“When you want genuine music – music that will come right home to you like a bad quarter, suffuse your system like strychnine whisky, go right through you like Brandreth’s pills, ramify your whole constitution like the measles, and break out on your hide like the pin-feather pimples on a picked goose – when you want all this, just smash your piano, and invoke the glory-beaming banjo!” So wrote Mark Twain in 1865, and this three-CD set goes a long way to collecting the best of the earliest banjo recordings extant.
The first disc features 25 songs by Vess Ossman ranging from “Yankee Doodle” to Rossini’s “William Tell Overture” – which shows the versatility not only of his playing but of the banjo itself. On “The Mosquito Parade,” Ossman unreels a complex ragtime tune that buzzes with dazzling picking. The second disc is all Fred Van Eps – 27 songs that not only influenced jazz and country music, but also the earliest guitarists. And that’s only fitting, as he became the father of renowned jazz guitar George Van Eps, born in 1913 – halfway through the run of recordings here.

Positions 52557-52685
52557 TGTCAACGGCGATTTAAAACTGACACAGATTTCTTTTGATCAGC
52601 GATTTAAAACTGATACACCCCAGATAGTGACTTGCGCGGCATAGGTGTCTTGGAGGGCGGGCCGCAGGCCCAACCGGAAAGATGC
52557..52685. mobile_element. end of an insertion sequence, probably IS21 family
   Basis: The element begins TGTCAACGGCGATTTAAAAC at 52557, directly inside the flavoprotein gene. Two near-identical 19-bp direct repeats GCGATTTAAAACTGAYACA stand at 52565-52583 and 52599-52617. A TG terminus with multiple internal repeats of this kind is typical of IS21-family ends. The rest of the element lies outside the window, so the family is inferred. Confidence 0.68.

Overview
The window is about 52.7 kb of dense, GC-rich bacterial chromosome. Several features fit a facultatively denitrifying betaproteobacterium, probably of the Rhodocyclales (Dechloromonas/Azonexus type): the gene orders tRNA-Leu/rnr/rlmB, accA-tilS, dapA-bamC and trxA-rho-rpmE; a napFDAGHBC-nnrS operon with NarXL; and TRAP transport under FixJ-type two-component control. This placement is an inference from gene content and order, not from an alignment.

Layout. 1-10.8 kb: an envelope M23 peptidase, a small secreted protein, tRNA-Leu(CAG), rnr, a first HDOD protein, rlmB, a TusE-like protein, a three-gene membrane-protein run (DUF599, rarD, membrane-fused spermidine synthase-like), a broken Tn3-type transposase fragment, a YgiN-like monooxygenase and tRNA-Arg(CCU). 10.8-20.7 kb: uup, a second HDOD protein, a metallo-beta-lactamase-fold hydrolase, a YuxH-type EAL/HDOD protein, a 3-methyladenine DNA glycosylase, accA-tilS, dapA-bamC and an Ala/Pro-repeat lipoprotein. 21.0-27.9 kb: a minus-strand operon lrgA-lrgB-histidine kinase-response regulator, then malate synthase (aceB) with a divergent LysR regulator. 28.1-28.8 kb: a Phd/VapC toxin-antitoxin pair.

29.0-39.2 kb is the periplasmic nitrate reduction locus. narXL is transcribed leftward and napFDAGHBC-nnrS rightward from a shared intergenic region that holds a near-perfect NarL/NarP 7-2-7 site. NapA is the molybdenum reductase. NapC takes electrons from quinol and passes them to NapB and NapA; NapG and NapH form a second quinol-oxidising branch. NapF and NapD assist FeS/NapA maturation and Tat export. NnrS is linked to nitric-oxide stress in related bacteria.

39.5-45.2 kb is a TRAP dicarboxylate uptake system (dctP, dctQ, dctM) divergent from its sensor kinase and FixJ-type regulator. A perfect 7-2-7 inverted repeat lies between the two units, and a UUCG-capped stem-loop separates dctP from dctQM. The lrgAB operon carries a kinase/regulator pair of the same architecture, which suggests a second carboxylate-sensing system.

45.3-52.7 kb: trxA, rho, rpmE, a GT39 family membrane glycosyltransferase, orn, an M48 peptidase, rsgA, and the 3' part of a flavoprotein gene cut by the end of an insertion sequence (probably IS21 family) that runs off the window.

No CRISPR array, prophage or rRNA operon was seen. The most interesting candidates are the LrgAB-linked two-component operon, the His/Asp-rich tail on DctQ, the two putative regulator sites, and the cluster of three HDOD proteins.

The final disc collects another 25 songs from players such as Fred Bacon, Sidney Turner, Olly Oakley, and more. Say what you will about banjos, these rare sides showcase a key era in string music.
This article originally appeared in VG’s October 2022 issue. All copyrights are by the author and Vintage Guitar magazine. Unauthorized replication or use is strictly prohibited.